- Growth and development comes from doing things that are outside your current experience. Over my career I have tackled opportunities that caused me to step out on faith. Each time I stretched myself outside of what was comfortable, I experienced significant growth that opened up many new doors.
- Fear and doubt can creep in and prevent you from taking steps outside of you comfort zone. One of the passages from the bible that I go to when confronted with that little ache at the pit of my stomach that indicates fear is as follows:
- 2 Timothy 1:7 (KJV). “For God has not given us the spirit of fear; but of power, and of love, and of a sound mind.”
- Stepping outside of your comfort zone can be scary, but with God, the wonderful news is that you don’t have to be afraid. God is your shield and your stronghold. So, live out your purpose!
Tip #7: Be open to support no matter where it comes from.
- If you are waiting for someone who looks like you to take you under their wing and support your career and life’s goals you may still be waiting at your retirement celebration.
- It’s not that people of color don’t want to support each other, there are two common reasons why support is limited: 1) You may not be exposed to people that look like you in your chosen field and 2) Because of lack of representation, folks get bombarded with requests for help and support.
- Don’t be afraid to look outside of your ethnicity and/or gender for mentorship. My most ardent career advocates have been white males. Be open to seeking and accepting the counsel of anyone who has genuine interest in your success.
Tip #8: Learn to toot your own horn!
- One of the most difficult things for people to do is to talk about their accomplishments. In some cultures, self-promotion is frowned upon and it is deemed important to remain humble.
- You can promote yourself without bragging. Why is it important to understand the art of self-promotion? One of the biggest myths in the workplace is the following: “If I work hard, I will be rewarded”. The problem with the idea of keeping your head down and getting work done is that most organizations are built on relationships. I am not suggesting that hard work isn’t important. What I am suggesting is that people need to know who you are and what you do.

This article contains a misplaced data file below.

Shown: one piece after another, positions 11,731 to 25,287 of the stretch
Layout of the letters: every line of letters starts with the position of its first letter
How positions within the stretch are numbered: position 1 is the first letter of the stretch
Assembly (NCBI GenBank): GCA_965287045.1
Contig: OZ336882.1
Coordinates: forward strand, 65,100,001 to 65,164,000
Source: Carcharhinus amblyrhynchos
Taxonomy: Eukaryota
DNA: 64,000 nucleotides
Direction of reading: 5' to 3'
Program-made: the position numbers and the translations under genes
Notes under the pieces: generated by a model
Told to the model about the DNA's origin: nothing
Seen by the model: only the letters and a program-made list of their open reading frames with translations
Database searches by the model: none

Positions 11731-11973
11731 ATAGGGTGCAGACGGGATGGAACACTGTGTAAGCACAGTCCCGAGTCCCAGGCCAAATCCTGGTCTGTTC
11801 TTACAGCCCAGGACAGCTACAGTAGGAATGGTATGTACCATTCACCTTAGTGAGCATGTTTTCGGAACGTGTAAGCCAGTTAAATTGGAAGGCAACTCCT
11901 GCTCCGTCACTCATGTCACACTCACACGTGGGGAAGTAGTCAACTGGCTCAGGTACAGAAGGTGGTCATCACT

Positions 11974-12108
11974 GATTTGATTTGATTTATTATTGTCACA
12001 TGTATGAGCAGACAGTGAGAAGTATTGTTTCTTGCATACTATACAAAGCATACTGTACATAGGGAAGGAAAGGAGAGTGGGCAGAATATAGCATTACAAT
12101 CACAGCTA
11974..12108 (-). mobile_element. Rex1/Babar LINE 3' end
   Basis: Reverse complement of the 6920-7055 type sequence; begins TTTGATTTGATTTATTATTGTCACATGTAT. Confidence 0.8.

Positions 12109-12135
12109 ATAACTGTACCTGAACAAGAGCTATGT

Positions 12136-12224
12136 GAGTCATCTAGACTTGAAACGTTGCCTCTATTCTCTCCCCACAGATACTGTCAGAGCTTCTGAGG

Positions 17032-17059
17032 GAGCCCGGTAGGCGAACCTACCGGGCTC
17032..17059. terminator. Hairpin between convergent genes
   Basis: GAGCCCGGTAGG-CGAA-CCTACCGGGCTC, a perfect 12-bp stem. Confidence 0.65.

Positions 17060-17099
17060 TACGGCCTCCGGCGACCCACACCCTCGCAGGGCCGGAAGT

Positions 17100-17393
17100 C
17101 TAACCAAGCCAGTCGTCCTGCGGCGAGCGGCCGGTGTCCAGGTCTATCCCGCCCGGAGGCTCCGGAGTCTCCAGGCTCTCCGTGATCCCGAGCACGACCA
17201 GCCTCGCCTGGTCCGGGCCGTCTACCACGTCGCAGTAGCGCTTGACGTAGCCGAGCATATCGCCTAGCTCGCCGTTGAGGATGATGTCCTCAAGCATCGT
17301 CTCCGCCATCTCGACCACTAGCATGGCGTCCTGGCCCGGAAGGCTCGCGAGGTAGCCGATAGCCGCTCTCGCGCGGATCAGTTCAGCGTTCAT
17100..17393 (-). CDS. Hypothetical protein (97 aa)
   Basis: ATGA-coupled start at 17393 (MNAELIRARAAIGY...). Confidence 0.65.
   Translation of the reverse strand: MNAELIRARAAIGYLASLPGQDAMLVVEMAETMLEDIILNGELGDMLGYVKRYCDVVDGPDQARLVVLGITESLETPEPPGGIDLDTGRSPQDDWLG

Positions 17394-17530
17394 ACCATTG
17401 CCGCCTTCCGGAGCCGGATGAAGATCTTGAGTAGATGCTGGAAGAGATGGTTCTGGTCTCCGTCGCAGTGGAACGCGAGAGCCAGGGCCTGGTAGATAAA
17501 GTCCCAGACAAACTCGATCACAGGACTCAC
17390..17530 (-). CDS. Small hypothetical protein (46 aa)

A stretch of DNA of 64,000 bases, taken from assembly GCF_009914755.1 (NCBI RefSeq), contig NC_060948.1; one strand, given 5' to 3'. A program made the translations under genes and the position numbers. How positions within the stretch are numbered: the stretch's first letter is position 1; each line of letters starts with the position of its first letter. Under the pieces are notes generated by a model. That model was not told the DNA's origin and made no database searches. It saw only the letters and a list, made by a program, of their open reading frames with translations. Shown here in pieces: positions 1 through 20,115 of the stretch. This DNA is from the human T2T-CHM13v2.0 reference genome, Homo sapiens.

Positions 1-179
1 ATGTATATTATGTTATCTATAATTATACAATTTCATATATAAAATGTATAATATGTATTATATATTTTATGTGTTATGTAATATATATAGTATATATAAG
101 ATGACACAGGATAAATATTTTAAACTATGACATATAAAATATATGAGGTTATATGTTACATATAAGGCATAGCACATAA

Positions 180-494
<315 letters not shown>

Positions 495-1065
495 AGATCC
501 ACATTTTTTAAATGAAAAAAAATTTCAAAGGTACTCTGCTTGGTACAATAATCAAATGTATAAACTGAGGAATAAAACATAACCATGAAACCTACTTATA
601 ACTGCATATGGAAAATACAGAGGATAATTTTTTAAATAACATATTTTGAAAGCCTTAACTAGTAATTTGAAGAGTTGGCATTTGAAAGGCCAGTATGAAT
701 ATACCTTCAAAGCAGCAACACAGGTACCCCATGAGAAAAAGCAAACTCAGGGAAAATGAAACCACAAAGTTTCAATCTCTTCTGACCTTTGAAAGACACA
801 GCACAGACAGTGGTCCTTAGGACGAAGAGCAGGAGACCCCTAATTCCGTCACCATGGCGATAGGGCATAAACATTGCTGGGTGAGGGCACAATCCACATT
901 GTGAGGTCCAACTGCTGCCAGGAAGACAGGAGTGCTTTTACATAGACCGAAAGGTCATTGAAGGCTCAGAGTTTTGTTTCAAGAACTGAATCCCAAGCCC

- You are the only person responsible for you career. So you should be the one to take responsibility for telling your story. One of the best books on proper self-promotion is: “Brag! The Art of Tooting Your Own Horn Without Blowing it” by Peggy Klaus. Your ability to sell yourself is an important skill for career advancement.
Tip #9: Bring your authentic self to all of your endeavors.
- You are at your best when you are being yourself. No one else has the unique strengths and characteristics that define you. Trying to operate in ways that others operate or how people expect you to operate is exhausting. Embrace yourself fully only then will you be able to be your best self.
- With respect to bringing your authentic self consider the following
- Know your values and never compromise them, even if doing so leads to short-term gain.
- Have fun. Life is too short and hard. Having a sense of humor helps to build community with the people you study with and/or work with.
- Don’t hide your so-called flaws. No one is perfect and no one expects you to be perfect. Understand yourself – talents and flaws—and bring it all to the table.
- Know what you want. Career trajectories are impossible to predict. But if you know who you are and what you want, you’ll save a lot of time and energy. If possible, only pursue opportunities that ignite your passion!
I hope that the tips that I have shared with you will help you to navigate the road that lies ahead. Congratulations on your accomplishments!